I particularly liked the idea of two worlds, separate but accessible each full moon via a door hidden in a cave. The door is kept secret for good reasons. Reasons that relate to every clash of cultures throughout time, and that Andrea discovers when she visits the modern world through the doorway. Her perception of our world, and John, a young Californian’s, reaction to being in her medieval world is believable and thought provoking.
The characters are all richly rendered, enjoyable - or interesting - company and easy to relate to. Andrea’s development throughout the story is one of the novels strong points. We watch the process of a teenager growing up as she discovers that the world does not revolve around her. She goes from thinking only about herself and what she wants to a much greater understanding of how her actions affect others. She also learns that there is a lot to the world that she doesn’t know about, and there are some powerful moments in the story when her perception of a person or situation changes as she discovers new knowledge.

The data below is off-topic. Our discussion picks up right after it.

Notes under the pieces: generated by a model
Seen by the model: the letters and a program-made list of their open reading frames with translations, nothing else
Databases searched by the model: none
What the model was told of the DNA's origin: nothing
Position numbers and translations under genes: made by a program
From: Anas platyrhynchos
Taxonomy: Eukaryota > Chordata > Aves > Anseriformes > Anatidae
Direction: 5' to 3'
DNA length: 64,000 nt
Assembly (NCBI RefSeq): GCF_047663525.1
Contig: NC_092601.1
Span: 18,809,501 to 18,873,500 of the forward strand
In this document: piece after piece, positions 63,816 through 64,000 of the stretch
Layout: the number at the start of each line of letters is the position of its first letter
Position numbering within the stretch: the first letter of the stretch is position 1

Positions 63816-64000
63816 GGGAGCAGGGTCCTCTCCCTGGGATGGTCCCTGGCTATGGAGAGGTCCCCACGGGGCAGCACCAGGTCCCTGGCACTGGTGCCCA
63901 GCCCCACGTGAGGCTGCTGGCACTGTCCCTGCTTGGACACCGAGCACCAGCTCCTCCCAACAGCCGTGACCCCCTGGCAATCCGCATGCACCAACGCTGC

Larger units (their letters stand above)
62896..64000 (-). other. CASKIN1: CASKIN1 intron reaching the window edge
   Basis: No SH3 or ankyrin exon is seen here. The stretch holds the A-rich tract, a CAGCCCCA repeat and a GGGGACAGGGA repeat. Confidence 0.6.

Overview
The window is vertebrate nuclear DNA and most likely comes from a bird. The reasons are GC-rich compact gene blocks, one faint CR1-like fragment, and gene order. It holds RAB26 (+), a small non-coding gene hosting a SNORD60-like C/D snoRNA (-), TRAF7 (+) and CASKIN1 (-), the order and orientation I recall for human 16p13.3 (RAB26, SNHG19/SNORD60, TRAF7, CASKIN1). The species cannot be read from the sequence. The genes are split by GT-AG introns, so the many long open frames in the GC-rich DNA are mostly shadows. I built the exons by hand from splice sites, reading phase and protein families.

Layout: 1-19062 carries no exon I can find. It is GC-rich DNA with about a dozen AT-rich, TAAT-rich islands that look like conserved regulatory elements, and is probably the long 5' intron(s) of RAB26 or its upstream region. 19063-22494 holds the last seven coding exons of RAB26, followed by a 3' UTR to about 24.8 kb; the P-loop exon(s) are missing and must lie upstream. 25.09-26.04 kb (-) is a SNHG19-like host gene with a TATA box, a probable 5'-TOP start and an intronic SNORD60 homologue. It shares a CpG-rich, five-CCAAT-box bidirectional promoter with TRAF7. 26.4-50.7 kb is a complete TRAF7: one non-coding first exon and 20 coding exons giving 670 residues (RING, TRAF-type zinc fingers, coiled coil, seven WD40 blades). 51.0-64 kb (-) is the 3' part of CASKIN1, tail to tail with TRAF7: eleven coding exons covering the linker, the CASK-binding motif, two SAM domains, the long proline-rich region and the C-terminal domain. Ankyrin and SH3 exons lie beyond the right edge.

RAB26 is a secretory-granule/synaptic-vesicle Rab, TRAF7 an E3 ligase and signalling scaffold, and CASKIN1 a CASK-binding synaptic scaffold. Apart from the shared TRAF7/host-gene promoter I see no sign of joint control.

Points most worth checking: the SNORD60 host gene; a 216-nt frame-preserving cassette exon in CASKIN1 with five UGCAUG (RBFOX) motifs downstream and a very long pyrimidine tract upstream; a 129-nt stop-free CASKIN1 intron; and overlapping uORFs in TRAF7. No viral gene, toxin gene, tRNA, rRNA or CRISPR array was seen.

As the story progresses the concept of friends and enemies become delightfully blurred. Andrea discovers that there is good and bad in both her family and their supposed enemies and that people who act as a friend in one instance may suddenly act as an enemy in another situation, especially if they aren’t aware of the full truth of a situation.
The romantic element was beautifully teased out and the ending made a satisfying conclusion to all the story threads.
The first few chapters didn’t grab me, but I became hooked the moment the story took it’s first turn. From that point on, the writing also became more immediate.
I give this book 5 stars and recommend it for all lovers of YA fantasy, especially those who like a mix of modern and ancient worlds.
This is a good book. Well crafted, no dull moments, but it 'left me cold', meaning there was nothing heart-warming or memorable about it. Maybe becausThis is a good book. Well crafted, no dull moments, but it 'left me cold', meaning there was nothing heart-warming or memorable about it. Maybe because there wasn't any romance, maybe because it was endless battles and near escapes one after the other, and not much character driven story. ...more